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Lifestyle/Community

Latkes to die for, this Chanukah

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SUZANNE BELLING

PHOTOGRAPH BY SUZANNE BELLING

Pictured: Master Chef Alan Bender (centre) with Feigel’s team Patsy Dakes and Jos Zaslansky.

Brother and sister team Jos Zaslansky and Patsy Dakes entered Feigel’s, their mother’s family business in Rockey Street, Yeoville, 48 years ago. Jos and Patsy have moved to keep up with the changing demographics of the Jewish community and are now in Lyndhurst, with a satellite branch in Glenhazel.

“But I never cook at home,” says Alan. “My wife Gila does, because she cooks with love. I cook with passion.”

Alan has added spice and variety to his basic latke recipe “one of the few things my wife let me make in her kitchen”.

 

Basic recipe:

 

6 large potatoes peeled and left in water

1 large onion peeled

4 eggs

1 tablespoon salt

½ cup sugar (more or less)

½ to 1 cup flour

1 heaped teaspoon baking powder

Oil for frying

 

Method

1: In a large pan fill it one third of the way with oil, heating to a medium temperature.

2: Grate the potatoes and onion into a bowl and add everything else. Fry a tablespoon of mixture to test and taste to see if there is enough sugar, salt and flour, then adjust accordingly.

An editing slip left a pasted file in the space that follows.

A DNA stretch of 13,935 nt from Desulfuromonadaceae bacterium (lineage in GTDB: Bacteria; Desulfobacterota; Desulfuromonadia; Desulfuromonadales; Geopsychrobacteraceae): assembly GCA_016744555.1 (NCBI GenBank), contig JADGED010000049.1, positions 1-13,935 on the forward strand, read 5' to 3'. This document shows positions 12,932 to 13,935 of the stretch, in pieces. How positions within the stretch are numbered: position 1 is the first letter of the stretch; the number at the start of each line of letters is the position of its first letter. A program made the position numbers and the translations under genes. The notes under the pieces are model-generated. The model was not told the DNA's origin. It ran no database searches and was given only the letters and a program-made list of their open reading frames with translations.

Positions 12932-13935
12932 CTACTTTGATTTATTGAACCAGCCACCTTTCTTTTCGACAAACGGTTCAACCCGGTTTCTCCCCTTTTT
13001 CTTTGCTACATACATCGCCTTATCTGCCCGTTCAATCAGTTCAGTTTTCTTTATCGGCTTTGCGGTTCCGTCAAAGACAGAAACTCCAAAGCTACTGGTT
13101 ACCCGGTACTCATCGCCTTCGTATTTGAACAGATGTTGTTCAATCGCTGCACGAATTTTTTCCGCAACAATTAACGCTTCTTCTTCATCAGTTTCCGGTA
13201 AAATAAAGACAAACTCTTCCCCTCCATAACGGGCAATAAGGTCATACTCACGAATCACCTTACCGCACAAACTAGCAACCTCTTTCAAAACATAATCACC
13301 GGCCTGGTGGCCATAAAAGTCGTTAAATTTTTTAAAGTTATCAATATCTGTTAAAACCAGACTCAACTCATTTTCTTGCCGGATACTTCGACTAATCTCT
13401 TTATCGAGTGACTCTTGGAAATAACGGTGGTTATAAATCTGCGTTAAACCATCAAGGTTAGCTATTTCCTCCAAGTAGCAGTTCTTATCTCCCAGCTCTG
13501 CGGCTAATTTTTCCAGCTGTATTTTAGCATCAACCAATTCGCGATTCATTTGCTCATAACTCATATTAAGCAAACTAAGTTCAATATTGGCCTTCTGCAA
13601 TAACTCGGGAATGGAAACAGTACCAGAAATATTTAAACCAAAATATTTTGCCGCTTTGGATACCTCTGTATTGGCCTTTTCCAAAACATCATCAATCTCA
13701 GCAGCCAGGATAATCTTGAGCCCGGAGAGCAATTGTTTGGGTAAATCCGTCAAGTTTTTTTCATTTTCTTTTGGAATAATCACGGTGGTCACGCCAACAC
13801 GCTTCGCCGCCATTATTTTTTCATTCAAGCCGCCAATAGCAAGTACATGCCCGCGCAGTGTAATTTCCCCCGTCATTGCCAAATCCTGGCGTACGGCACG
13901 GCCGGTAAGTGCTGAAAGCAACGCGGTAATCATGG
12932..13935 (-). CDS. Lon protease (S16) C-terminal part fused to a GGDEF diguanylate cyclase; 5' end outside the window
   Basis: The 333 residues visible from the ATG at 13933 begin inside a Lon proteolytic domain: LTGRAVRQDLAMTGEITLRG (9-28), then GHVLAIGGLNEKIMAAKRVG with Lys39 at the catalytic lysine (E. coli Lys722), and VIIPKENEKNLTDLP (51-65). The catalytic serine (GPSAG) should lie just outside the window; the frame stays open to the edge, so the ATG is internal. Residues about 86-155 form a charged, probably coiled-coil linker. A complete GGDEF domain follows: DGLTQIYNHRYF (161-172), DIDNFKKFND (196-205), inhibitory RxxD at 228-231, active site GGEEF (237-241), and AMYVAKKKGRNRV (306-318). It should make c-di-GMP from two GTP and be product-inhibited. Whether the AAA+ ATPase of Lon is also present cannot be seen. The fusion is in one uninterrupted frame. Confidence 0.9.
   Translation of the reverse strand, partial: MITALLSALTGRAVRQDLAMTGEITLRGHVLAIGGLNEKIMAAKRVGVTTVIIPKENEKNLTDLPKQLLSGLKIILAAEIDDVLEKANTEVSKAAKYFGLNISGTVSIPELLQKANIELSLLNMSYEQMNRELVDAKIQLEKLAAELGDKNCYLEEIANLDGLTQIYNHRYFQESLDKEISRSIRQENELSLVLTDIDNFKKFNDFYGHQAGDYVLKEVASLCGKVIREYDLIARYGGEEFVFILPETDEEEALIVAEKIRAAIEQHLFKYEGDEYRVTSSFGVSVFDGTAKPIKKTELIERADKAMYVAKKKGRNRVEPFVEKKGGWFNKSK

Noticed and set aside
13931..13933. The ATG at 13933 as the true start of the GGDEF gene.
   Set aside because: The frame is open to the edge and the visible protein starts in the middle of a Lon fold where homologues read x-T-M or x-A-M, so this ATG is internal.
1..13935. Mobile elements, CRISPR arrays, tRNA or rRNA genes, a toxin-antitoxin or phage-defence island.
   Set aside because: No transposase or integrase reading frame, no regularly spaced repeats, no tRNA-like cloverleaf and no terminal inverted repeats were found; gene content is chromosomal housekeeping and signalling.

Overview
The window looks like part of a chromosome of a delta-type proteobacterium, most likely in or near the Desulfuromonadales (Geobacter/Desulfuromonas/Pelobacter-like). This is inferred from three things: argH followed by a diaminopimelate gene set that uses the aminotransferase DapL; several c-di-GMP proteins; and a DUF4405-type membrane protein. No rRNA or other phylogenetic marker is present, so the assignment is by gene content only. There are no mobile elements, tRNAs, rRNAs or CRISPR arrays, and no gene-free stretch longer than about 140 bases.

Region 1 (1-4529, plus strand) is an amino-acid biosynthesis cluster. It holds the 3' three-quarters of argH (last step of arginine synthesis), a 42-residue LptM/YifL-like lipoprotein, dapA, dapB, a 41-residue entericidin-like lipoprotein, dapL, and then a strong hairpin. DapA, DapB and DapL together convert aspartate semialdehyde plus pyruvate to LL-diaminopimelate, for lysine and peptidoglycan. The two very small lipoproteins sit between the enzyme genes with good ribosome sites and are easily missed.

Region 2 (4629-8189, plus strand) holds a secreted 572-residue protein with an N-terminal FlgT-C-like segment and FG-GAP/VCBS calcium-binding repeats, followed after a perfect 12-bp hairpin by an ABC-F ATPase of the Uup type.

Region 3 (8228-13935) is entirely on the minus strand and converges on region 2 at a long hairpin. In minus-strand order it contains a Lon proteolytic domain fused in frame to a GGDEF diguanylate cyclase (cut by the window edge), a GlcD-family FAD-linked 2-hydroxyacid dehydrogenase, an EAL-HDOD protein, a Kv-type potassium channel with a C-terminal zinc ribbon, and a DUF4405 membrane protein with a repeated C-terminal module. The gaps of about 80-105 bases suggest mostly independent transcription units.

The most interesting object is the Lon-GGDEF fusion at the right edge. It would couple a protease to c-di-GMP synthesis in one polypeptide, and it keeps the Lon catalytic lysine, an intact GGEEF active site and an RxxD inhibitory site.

If the latke disintegrates, add a little more flour and if it’s a oily heavy lump, add a little more baking powder and up the heat of the oil.

3: Be careful of the hot oil. Wear long sleeves, always place the latke mixture in carefully and turn the latkes over away from you when one side is golden. Have a tray lined with absorbent paper to suck up the surface oil ready to receive the cooked latkes.

 

Cooking tips

When turning the latkes, use a slotted spoon; it reduces the splash and helps the oil drain.

The potatoes will start to weep water the moment they are mixed. Don’t add more flour; just use your fingers or a slotted spoon to separate the potato mix from the liquid, discarding the liquid left over

 

Some variants on the latke

 

The classic American sour cream or apple sauce is great but we are South Africans,  so try this on for size:

 

1: Slip some fried fish fingers into the latke mix just before frying and as it comes out of the oil, place a slice of cheese on top so it melts slightly.

2: Place a piece of cooked wors in the middle and top with chakalaka.

3: Mix some fine biltong powder with mayo and use that as a dip.

4: Smoked salmon and cream cheese make a classic topping.

5: Pulled (shredded) beef in a sticky sauce is delicious.

6: Just before you put the latke in the oil, sprinkle over some corn flakes for extra crunch.

 

  • If you don’t feel like potatoes, replace with grated butternut, sweet potato, tinned corn (not sweet corn) or just about any vegetable as the flour and egg will turn it into a great latke.

 

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